Scale-up and sustained investment in evidence-based school PA and HE interventions is most likely one key solution to curb downward trends in PA and HE and improve child health. We offer up AS! BC as one clear illustration of how, through committed and sustained cross-sectoral partnerships, comprehensive evaluation, feedback and adaptation, an innovative whole school model was implemented, scaled up and sustained for 10 years in British Columbia. The reach of AS! BC is substantial—94% of schools and over 80 000 teachers, administrators and other key stakeholders. We know of only a handful of other school-based models worldwide that have achieved widespread and sustained implementation, for example, CATCH79 SPARK,80 TAKE-10!/PAAC81 and JUMP-in.82 We discuss key aspects of implementation of the AS! BC model as they relate to the literature on scale-up and implementation of other school-based PA and HE promotion.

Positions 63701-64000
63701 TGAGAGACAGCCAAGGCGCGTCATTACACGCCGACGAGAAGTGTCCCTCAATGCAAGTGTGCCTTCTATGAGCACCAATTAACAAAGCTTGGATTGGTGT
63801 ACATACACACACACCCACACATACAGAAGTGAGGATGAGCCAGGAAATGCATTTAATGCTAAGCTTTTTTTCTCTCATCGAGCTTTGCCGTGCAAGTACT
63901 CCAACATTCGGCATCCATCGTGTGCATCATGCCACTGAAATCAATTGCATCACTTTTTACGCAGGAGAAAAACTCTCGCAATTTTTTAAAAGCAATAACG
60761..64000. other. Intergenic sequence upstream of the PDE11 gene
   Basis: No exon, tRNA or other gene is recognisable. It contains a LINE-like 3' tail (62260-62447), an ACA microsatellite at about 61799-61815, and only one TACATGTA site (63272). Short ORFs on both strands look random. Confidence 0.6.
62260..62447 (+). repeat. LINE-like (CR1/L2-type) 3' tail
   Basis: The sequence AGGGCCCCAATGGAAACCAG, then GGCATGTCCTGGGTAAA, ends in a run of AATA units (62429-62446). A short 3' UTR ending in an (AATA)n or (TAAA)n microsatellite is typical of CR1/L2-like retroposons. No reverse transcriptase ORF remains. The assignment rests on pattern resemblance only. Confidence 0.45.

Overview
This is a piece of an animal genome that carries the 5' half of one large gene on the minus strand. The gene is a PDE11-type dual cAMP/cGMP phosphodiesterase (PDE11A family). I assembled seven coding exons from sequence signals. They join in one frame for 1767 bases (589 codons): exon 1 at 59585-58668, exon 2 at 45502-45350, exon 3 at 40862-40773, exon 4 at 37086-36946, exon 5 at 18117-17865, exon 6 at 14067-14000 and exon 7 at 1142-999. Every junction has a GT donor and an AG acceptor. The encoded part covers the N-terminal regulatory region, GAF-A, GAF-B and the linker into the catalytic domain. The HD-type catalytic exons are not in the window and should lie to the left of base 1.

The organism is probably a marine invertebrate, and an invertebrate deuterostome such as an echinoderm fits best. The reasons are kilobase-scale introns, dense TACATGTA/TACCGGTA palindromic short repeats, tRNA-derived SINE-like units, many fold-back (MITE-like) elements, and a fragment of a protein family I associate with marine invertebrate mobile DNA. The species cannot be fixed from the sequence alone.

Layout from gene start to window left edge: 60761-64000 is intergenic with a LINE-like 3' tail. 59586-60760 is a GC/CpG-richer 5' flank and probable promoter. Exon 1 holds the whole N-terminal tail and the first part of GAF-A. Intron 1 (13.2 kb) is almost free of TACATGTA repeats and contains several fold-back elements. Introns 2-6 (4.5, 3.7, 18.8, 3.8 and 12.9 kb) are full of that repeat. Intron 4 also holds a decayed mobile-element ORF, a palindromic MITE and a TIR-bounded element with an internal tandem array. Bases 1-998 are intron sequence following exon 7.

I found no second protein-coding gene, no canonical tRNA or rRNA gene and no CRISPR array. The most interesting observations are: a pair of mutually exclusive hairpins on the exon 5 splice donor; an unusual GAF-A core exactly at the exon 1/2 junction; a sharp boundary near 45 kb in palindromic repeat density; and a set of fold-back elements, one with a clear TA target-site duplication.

First, we adopted a multilevel approach based on socioecological theory and established partnerships with key education, health and not-for-profit stakeholders to develop, implement and evaluate a school-level model. Second, we began efficacy trials with a potential scale-up in mind. The provincial model recognised and utilised joint decision-making with stakeholders, government partnerships and the connection between school and community at each stage and over time. We also employed an iterative approach, embedding evaluation in each stage and utilising interdisciplinary research teams and participatory processes to facilitate knowledge to action cycles. At the school level, we developed and implemented a comprehensive whole school intervention that was flexible and allowed schools to choose activities that worked best for their context while providing a required dose of PA or HE. Importantly, the AS! BC model, while including physical education and the HE curriculum, moved beyond physical education to provide more opportunities for children to make healthy choices throughout the school day. A centralised technical support unit acted, and continues to act, as a knowledge broker linking with school stakeholders to: provide training, tools and resources for them to implement PA and HE activities, develop and continue to refine tools and support resources and link the Provincial Advisory Group to school-level stakeholders and feedback.